Viacom Inc.'s profit fell short of Wall Street’s expectations as the company continued to struggle with ratings declines at Nickelodeon and other cable networks while worldwide theatrical revenue took a nose dive.
For the April-June period, the New York-based media company controlled by mogul Sumner Redstone generated net income of $534 million, or $1.01 a share, compared with $574 million, or 99 cents, for the year-earlier period.
Fiscal third-quarter revenue came in at $3.24 billion, a 14% decline from $3.77 billion in the prior year period.
“Viacom is the only large-cap media company to have missed estimates this quarter, and today’s miss marks the first earnings miss by Viacom since the fourth quarter of 2008,” Bernstein & Co. analyst Todd Juenger noted Friday in a research report.
The company had tough comparisons because the comparable quarter of 2011 featured high-profile TV events and blockbuster movies. Its TV networks and Los Angeles movie studio failed to create enough sizzle this time around.
The company’s all-important media networks, a group that includes Nickelodeon, MTV, VH-1, BET, Comedy Central and TV Land, saw revenue decline 5% to $2.27 billion, primarily because of lower advertising dollars. Domestic advertising slumped 7%.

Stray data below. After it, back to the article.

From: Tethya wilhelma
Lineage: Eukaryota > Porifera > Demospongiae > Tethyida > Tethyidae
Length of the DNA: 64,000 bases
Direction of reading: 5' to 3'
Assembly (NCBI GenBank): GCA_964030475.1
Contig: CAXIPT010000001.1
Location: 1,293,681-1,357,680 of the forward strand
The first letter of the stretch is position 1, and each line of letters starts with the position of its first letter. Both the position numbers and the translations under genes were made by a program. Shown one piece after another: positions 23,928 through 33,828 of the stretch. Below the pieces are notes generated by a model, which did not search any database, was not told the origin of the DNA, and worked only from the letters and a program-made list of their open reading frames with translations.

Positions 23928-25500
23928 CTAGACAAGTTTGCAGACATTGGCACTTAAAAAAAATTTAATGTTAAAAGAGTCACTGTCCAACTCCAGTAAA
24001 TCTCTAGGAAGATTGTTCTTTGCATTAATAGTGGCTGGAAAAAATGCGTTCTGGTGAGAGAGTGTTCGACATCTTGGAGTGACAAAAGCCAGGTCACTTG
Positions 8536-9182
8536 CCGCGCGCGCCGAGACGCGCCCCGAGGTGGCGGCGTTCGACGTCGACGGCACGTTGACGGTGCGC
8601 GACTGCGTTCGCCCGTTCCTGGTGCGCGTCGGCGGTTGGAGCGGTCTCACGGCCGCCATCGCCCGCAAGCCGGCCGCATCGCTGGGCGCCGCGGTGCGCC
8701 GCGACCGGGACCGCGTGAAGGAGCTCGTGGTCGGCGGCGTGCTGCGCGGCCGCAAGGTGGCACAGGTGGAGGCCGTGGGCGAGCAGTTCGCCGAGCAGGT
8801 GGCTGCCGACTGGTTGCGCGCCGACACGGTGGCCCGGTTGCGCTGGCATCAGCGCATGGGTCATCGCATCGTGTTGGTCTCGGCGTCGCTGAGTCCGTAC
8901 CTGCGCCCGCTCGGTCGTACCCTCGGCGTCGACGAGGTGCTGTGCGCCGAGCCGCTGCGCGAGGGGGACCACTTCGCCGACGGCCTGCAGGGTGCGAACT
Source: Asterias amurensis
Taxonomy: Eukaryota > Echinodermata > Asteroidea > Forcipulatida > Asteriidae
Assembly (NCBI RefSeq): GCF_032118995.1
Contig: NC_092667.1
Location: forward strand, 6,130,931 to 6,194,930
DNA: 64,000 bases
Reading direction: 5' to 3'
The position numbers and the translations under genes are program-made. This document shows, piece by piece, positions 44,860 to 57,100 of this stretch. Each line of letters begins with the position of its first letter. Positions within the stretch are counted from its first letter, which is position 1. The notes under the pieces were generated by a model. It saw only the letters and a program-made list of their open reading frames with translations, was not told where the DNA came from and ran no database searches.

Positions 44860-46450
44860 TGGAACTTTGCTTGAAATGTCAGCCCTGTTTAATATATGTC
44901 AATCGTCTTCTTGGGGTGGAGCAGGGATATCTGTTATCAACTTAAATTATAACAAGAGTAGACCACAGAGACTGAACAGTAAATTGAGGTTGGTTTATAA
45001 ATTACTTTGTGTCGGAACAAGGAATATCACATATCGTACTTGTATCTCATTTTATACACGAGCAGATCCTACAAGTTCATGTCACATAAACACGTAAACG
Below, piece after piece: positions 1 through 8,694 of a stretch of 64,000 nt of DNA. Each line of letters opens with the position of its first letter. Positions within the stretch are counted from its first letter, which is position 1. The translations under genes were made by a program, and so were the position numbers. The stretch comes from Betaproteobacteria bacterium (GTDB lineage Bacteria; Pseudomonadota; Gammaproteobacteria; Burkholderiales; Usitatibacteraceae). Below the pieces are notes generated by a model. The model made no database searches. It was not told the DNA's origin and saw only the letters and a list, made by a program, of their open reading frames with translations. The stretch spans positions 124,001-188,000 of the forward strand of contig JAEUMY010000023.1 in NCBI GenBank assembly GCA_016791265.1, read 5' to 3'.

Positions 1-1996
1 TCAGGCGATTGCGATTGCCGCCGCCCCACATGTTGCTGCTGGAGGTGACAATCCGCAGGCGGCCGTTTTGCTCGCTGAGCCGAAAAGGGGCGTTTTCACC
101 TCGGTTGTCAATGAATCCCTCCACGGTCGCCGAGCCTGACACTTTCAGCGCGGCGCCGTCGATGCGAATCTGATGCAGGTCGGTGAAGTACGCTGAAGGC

The television division mustered $934 million in operating income, a 10% decline from the $1 billion in the previous year period.
Revenue for the Paramount Pictures’ filmed entertainment unit tumbled 29% to $1.01 billion. Viacom said Friday that worldwide theatrical revenues were down 52% in the quarter to $283 million, reflecting a reduced number of releases. During the quarter, Paramount released three films, DreamWorks Animation’s “Madagascar 3: Europe’s Most Wanted,” “The Dictator” and “Titanic 3D."
In May, Paramount abruptly bumped the release of its sole summer action movie "G.I. Joe: Retaliation" from June of this year until March 2013. In the third quarter of 2011, Paramount burped out such blockbusters as DreamWorks Animation’s "Kung Fu Panda 2" and Marvel’s "Thor.”
Worldwide home entertainment revenues fell 8% in the quarter, and worldwide television license fees decreased 24%. Meanwhile, worldwide ancillary revenues soared 44% to $104 million in the quarter, driven by higher digital revenues.
Paramount failed to deliver much to the company’s bottom line. The studio’s operating income was down 6% to $46 million.